Morning Meditations #26: Everything’s a Journey

I get to be a good patient today. Back to the dentist’s office for something called a root stem, I think. Having it done before any cosmetics because I only have half a head of chewers right now, and the side that I do have isn’t in the best shape to, oh, say, eat. Excited to be drilled upon today.

So after a wonderful night of talking, studying, and writing I had time to sit and think after evening meditations. Some things started to pop into consciousness. I held off. This morning during a little forty minute yoga session, the thoughts returned. I am ready to confront something. One of my happiest conversations closed with, “It’s all about the journey, man.” I will officially refute this statement now.

This seems to have become a wastebasket mantra for the people. I am not going to get into any of the potential pathologies from believing it is all about your/the/our journey. Rather, I would like to address why the other parts of life that aren’t a journey, or were a journey, are just as important. May require me to break out a little of my research, but I’ll attempt to tone it down a notch.

According to Danial Kahneman’s research and work (please watch this if you have not: http://www.ted.com/talks/daniel_kahneman_the_riddle_of_experience_vs_memory?language=en), we have two selves which construct happiness and self image. These he has dubbed the “remembering self” and the “experiencing self.” The experiencing self, the one who is actually on any journey we take is a wonderful creature who should never be neglected. This is the self which I think the meme (this is the correct way to use this term for all of those who think it equals captioned pictures of cats dressed up like Gandalf) refers to for my point. The remembering self cannot be on an adventure. This self no longer exists from our personal perspectives, mathematically true, but we cannot access it from our present vantage.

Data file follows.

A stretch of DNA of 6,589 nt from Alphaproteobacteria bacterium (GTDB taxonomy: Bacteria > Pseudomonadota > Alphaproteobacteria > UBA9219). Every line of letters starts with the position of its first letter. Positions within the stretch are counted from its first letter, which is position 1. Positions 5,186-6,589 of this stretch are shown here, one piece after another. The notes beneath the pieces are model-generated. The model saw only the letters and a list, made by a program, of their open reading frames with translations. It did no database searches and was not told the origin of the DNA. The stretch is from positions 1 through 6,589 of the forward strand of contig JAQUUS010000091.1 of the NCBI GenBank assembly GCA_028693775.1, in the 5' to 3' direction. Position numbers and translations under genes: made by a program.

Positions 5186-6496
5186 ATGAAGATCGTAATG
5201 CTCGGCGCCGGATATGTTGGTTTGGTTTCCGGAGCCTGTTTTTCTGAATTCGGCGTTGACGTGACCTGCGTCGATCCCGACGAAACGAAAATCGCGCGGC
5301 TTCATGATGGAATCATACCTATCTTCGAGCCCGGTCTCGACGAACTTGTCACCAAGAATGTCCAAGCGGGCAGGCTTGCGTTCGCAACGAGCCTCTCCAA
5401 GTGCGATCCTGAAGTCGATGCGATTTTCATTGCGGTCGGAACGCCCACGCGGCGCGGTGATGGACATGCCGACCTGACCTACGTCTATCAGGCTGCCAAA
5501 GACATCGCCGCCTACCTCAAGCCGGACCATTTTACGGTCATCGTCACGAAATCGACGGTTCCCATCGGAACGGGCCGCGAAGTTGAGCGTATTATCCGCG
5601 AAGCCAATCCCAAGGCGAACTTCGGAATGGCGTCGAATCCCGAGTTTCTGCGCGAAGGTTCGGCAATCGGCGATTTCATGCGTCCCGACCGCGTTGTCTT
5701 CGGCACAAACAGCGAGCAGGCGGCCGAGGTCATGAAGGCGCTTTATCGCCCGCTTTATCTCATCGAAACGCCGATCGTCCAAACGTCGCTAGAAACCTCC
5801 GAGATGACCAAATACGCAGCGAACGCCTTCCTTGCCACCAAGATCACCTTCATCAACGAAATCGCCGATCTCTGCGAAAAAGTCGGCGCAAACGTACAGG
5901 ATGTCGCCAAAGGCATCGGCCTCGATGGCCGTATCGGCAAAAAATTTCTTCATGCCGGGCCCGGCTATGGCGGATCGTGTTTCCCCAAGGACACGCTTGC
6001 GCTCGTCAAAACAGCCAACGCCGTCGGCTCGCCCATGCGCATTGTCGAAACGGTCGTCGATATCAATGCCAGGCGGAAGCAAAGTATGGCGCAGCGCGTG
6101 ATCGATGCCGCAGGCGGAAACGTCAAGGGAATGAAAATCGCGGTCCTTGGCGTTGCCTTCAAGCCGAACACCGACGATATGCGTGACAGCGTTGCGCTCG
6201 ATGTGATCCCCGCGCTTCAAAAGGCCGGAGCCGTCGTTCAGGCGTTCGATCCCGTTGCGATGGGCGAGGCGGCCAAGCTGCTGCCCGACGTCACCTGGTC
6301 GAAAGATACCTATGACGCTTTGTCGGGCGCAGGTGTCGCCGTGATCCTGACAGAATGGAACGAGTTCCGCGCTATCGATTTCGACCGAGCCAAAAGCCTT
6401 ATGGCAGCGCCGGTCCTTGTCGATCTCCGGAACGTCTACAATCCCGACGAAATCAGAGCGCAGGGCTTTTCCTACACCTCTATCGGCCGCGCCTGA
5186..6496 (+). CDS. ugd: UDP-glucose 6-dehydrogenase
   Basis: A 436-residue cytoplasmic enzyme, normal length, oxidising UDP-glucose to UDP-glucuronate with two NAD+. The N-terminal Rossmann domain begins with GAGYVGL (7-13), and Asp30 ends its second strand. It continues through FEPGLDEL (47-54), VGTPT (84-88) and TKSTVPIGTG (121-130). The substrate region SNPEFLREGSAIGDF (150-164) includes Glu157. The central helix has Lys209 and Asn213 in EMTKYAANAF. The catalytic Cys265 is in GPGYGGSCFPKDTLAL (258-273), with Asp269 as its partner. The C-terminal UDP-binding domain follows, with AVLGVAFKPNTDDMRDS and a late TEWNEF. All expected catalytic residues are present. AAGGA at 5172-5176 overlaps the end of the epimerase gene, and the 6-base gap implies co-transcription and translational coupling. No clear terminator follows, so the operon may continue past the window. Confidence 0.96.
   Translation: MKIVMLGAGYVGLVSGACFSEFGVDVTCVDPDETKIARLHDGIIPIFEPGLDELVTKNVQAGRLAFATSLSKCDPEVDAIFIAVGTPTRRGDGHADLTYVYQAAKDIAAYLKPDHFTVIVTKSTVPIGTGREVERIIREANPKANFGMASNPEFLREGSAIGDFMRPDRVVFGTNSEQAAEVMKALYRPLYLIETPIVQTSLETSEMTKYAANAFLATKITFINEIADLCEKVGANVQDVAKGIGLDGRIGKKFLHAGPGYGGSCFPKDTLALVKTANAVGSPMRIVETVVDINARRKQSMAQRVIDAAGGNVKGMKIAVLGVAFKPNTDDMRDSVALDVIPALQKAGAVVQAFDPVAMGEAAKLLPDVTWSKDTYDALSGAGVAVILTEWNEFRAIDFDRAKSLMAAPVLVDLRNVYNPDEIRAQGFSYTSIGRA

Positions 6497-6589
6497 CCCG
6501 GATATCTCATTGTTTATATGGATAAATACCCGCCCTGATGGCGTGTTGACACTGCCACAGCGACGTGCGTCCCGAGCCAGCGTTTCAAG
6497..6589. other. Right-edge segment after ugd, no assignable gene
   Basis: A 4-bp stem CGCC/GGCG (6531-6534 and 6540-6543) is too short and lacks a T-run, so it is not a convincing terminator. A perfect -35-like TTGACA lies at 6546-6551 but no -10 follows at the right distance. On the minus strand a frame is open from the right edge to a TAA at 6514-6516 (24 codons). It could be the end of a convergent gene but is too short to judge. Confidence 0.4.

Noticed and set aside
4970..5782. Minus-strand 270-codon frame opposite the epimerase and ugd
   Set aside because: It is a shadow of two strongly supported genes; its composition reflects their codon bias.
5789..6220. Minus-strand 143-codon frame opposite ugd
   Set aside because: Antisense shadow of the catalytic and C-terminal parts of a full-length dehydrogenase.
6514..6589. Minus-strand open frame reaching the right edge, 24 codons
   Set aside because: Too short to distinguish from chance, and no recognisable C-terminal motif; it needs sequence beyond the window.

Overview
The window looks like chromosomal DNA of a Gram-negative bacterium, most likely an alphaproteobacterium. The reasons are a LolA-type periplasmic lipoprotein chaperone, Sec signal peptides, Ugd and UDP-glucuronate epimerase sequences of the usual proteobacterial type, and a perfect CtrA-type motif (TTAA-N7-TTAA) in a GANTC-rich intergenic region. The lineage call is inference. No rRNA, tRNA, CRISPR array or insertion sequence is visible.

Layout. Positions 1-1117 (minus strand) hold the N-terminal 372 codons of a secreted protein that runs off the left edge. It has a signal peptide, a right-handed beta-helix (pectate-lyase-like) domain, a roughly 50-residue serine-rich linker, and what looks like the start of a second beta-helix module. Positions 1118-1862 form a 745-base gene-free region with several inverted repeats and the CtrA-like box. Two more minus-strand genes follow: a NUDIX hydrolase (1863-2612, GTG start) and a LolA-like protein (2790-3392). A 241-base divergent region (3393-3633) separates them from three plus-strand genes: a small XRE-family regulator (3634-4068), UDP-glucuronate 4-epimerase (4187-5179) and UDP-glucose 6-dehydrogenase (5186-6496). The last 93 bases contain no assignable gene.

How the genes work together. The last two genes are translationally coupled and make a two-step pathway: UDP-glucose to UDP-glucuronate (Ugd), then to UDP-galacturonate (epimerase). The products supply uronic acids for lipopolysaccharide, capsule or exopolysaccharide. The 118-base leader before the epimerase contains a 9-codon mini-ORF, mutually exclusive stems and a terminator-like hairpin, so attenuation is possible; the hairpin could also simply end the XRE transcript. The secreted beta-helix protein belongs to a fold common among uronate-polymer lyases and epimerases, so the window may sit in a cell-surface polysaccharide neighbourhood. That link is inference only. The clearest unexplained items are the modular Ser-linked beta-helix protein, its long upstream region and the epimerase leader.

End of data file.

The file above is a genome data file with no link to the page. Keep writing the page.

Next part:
If it is all about the journey, then why use memory at all. We should all just forget what we have done, who we have touched, loved, and fought. “But Rance, without the journey we wouldn’t have any of those memories.” True, but that doesn’t remove the fact that those journeys are over. They are no longer part of our future event lexicon. But according to Kahneman, these memories are half of us. That seems an awfully large part of who I am to believe that it is supposed to be all about the experiencing self—journey, man. I don’t want to neglect any part of myself. That is what got me into the position where I had to change my life, lose some relationships, and claw back to a point where I can move forward.

That seems like a lot of steps to get back to moving forward. Glad it is the way it is, but maybe there is a better way for future generations.

If we are to cherish journeys it will be good for us to decide and observe what good the journey is doing. Besides, do you really want to experience the journey into darkness and depression? I can tell you it isn’t a journey I liked, may have been necessary, but some people do not survive. That would not have been an awesome, cherishable journey for my daughter and family.

I propose that we change this idiom to “don’t forget the journey” or perhaps “the journey is today.” Something that doesn’t run the risk of making the journey a dead term. Robert Reich once said “’Globalization’ is one of those words to have gone from obscurity to meaninglessness without any intervening period of coherence.” Lets not let “the journey” fall prey to this phenomenon. If we don’t work to preserve its meaning we won’t be able to identify what the journey is, where it begins and ends, and what work it really does for us. This last point is very important to me.

In evolutionary theory it is often important to observe and consider what an expenditure of calories is really all about. Sometimes there are hidden reasons, or the caloric expenditures are not based on the fitness of an organism, but rather the fitness of a parasite or pathology.

IMG_0493The journey is ours, do not forget it, but at the same time, do not objectify it. Give it proper respect and then let it pass into memory. Preparing your mind and heart for the next great experience.

Something I love about myself is:

21. My feet. These things are huge by most standards. Size 14 seems to be just early enough in the ridiculously large and impossible to buy for range to make choices very limited in regard to style. It has always been something I identify myself by, and these feet have gotten me into some very interesting conversations about anatomical comparison accuracy.

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